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Old 11-20-2006, 12:58 PM   #1
t2000
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resume search in file with grep


Hi
Suppose I have a text file containing some lines like the following:
Code:
text
123 456 789
234 345 456
text
234 456 567
234 456 567
Now I want to find all lines containing "text" and copy the following lines containing numbers into a new file, with "text" as header until the next "text" and so on until the end of the file.

I tried grep but could not manage to extract the interesting lines in to different files.

What would be the right tool to use?

thanks

tom
 
Old 11-20-2006, 01:50 PM   #2
matthewg42
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With that input data you can actually do it all with [GNU] grep:
Code:
grep -A 1 text yourfile |grep -v -e text -e --
But this probably won't work with more general cases.
 
Old 11-21-2006, 01:38 AM   #3
t2000
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Thanks, but how can I write all the lines containing the numbers between consequent "text" lines into separate files?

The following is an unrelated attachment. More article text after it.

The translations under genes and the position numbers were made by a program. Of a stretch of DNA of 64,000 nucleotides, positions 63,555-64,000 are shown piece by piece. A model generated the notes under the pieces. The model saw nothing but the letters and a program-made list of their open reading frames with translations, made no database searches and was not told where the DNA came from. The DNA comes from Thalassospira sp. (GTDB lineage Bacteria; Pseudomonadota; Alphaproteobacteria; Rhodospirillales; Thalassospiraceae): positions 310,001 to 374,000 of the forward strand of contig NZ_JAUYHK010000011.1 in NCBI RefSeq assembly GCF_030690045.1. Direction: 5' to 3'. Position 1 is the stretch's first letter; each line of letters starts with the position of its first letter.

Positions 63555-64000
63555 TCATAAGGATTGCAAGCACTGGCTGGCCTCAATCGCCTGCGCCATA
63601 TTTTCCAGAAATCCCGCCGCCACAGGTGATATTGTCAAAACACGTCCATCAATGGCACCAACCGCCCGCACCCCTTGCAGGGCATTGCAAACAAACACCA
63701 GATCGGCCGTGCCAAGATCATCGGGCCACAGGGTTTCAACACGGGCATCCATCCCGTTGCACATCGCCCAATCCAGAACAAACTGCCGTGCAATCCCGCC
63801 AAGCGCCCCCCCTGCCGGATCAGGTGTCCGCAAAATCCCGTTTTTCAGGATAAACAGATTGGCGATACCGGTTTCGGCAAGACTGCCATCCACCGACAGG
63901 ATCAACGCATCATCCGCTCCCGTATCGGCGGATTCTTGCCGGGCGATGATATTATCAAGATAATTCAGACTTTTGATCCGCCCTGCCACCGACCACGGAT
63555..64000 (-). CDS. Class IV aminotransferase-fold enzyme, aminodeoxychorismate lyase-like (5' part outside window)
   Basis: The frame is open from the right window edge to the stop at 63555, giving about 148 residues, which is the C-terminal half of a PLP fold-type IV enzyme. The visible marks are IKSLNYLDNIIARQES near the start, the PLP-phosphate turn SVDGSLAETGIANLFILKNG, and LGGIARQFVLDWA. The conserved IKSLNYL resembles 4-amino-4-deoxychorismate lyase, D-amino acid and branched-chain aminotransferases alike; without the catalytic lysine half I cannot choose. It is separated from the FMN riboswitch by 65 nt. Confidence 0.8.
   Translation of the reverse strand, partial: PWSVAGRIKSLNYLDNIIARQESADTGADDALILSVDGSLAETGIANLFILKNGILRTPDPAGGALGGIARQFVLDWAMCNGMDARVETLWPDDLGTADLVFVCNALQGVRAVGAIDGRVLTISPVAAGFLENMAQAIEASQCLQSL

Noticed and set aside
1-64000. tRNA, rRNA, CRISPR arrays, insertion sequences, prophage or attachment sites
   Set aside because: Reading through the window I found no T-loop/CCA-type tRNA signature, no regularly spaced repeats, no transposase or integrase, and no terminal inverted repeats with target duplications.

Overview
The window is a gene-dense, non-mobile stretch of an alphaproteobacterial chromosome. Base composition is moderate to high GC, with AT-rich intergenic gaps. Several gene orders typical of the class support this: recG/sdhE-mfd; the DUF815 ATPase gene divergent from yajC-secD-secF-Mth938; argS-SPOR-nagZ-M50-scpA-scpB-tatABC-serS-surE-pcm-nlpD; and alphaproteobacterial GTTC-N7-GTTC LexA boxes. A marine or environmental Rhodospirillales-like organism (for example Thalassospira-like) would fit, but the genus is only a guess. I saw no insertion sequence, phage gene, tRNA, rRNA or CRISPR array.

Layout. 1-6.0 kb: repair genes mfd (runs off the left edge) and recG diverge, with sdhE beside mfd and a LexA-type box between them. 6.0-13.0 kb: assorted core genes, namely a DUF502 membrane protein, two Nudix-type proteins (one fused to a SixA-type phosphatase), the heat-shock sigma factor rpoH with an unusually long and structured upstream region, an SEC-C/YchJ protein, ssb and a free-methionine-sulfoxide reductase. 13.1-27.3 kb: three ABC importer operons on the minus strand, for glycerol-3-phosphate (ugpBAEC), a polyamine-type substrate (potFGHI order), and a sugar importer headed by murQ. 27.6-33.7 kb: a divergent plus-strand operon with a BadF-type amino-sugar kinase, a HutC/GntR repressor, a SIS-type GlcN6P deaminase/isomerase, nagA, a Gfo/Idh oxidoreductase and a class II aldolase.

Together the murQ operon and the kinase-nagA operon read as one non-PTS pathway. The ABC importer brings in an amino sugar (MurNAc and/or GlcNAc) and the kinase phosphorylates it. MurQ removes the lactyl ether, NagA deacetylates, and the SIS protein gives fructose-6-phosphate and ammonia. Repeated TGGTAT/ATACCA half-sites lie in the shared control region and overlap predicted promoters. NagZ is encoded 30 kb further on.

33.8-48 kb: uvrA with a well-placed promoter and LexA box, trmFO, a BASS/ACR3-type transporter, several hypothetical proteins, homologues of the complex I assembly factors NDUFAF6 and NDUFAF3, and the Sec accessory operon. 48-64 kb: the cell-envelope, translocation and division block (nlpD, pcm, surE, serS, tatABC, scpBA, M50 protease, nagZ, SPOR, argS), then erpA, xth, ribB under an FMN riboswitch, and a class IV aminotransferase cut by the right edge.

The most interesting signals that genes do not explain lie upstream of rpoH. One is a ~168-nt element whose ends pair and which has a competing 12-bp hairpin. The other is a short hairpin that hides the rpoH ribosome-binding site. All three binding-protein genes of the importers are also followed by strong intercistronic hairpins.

The end product should look like:
Code:
fileA:
text
123 456 789
234 345 456

fileB:
text
234 456 567
234 456 567
 
Old 11-21-2006, 04:09 AM   #4
matthewg42
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oh. umm, not with just grep.

Since I spend a lot of time farting about with perl, I'd use a small perl program. Maybe there's a better way to do it, but here would be my approach:
Code:
#!/usr/bin/perl -w

my $fno = 65;
my $filename = undef;
my $fd;
open(OUT, ">/dev/null");

while (<>) {
    print OUT;
    if ( /text/ ) {
        $filename = "file" . chr($fno++);
        open(OUT, ">$filename") || die "cannot open $filename for writing: $!\n";